Nascent metaverse raises complex cybersecurity questions
The metaverse anticipates that users will have creative and social controls, in games or on platforms, that are designed for people to share beyond that core game or platform. This will require interoperability, cross-platform, at a scale that existing cybersecurity legislation does not necessarily contemplate. Beyond the practical difficulties of building platforms with that technical capability, the metaverse also raises complex cybersecurity issues.
A fundamental legal issue for all entities involved in the metaverse will be the allocation of responsibility. Interoperable code is subject to vulnerabilities in the same manner as any other code or platform. The allocation of responsibility for any such vulnerabilities, where they arise, is likely to raise legal and commercial complexities for all parties involved. We highlight three key risk considerations below.
Risk of exploitation
Newzoo notes that mass concurrency and interoperability in platforms is immature. New protocols are being developed and more is yet to come, but building those protocols in a way that mitigates the risk of the transfer of malicious code from platform to platform will be an extremely difficult technical challenge.
The current experience of video game companies (themselves a key component of the metaverse) offers a glimpse of what companies participating in the metaverse may encounter. Video game companies have long been a target for cyberattacks – including espionage, data theft and financially motivated ransomware attacks – given the volume of valuable personal data and intellectual property that they hold. Where data and intellectual property exists within (and will be shared across) the metaverse, the attack surface is increased and the metaverse may well to become a prime target for cyber attackers.
Entities within a metaverse ecosystem will need to focus beyond their own security measures as they will be ever more dependent on the cybersecurity of the other entities involved in that ecosystem. Entities participating in the metaverse will need to be confident in, and take steps to satisfy themselves of, the security measures being adopted by the other entities within it. Supply chain due diligence will be of critical importance.
Personal data breaches
By its nature, the interoperability of the metaverse will require the storage and transfer of even greater quantities of personal data. For example, a core component of the metaverse is the creation of users' persistent avatars which have the capacity to remain consistent across platforms. As they are connected to a person, those avatars and the data associated with them will necessarily require a large volume of personal data to be stored and processed in relation to that user. Attackers will be aware that these data sets are at the heart of the services offered by an entity operating in the metaverse, and, for example, that the company therefore may pay significant sums to prevent that data being released following an attack.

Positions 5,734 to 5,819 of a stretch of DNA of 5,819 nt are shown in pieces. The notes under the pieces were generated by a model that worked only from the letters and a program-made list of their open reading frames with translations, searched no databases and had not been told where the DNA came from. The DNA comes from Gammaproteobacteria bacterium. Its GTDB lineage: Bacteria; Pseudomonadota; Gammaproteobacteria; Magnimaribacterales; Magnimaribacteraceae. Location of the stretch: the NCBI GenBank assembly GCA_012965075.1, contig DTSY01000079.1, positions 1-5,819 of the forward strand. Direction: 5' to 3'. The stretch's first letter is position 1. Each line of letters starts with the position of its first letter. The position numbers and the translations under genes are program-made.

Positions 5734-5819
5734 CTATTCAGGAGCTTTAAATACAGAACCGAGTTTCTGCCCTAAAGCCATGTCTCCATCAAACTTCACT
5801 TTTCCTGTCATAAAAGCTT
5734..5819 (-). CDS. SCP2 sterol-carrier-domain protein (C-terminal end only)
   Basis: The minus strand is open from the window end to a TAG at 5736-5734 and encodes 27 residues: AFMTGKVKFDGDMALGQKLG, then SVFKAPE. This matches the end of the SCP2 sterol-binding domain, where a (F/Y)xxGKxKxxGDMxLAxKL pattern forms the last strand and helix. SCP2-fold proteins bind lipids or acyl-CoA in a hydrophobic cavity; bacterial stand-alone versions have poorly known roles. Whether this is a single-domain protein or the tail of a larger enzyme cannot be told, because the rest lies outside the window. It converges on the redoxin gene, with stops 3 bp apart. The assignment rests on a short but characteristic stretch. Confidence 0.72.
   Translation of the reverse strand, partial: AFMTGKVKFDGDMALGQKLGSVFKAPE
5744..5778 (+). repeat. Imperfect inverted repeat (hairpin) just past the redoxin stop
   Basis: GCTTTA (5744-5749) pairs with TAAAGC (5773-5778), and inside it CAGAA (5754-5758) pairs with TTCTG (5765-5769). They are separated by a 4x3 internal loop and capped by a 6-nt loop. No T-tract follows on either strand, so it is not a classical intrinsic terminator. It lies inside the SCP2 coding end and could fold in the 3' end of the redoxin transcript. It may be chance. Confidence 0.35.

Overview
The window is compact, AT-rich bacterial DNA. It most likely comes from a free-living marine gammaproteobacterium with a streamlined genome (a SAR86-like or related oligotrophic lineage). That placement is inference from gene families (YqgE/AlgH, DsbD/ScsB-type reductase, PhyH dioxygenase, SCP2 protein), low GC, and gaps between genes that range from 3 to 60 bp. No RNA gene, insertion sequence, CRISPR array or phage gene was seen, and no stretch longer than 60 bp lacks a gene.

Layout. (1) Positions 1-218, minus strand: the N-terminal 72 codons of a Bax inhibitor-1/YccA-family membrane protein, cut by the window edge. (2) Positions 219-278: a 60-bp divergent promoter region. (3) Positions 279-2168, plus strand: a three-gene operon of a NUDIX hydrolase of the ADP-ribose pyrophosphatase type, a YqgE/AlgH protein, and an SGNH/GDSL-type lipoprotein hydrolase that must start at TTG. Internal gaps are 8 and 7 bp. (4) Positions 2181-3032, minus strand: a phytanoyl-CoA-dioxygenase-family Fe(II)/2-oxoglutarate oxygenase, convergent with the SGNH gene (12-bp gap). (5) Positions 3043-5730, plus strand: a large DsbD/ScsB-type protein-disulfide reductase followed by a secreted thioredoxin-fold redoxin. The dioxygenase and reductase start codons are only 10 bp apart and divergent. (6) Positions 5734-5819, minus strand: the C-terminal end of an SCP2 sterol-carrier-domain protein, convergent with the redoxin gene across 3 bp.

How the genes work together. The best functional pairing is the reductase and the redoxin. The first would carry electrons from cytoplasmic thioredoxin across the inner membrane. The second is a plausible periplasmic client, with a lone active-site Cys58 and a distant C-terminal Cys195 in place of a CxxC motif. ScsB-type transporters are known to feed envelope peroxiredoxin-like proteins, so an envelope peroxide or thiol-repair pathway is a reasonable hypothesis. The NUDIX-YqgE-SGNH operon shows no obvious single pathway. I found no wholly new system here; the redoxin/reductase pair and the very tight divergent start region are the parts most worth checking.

Existing legislation centres around the concept of the "data controller" as the entity responsible for ensuring that appropriate technical and organisational measures are in place to protect personal data. Where multiple entities will be running interoperable platforms, questions as to who is the data controller and who carries the associated responsibility are likely to be a complex issue. Will entities be joint controllers of personal data? How will entities manage the blurred lines between processing and controlling that data? And how will entities coordinate a response to an incident where it affects multiple entities?
The risk that an avatar is duplicated to impersonate others, including for the purpose of disinformation, harassment and identity theft, is an important issue to address in order to build customer confidence in using avatars across multiple platforms.
One proposed route to provide that confidence is user verification: the use of a decentralised identification network that is built on an international standard and is used to validate an account being used across platforms in order to ensure that users can only access their own personal data. However, the risk associated with a unified approach is that, if it is capable of being exploited, it enables an attacker to exploit it across multiple platforms.
As with other facets of the metaverse ecosystem, achieving a unified approach will present various challenges not only from a technical perspective, but also in relation to the legal and commercial arrangements regarding responsibility and liability for that account verification process.
The increasingly blurred lines between entities operating in the metaverse is likely to raise further novel issues in the management of responsibility and liability between entities. As these platforms develop and mature, they are likely to bring ever greater complexity to the security, legal and commercial considerations behind them.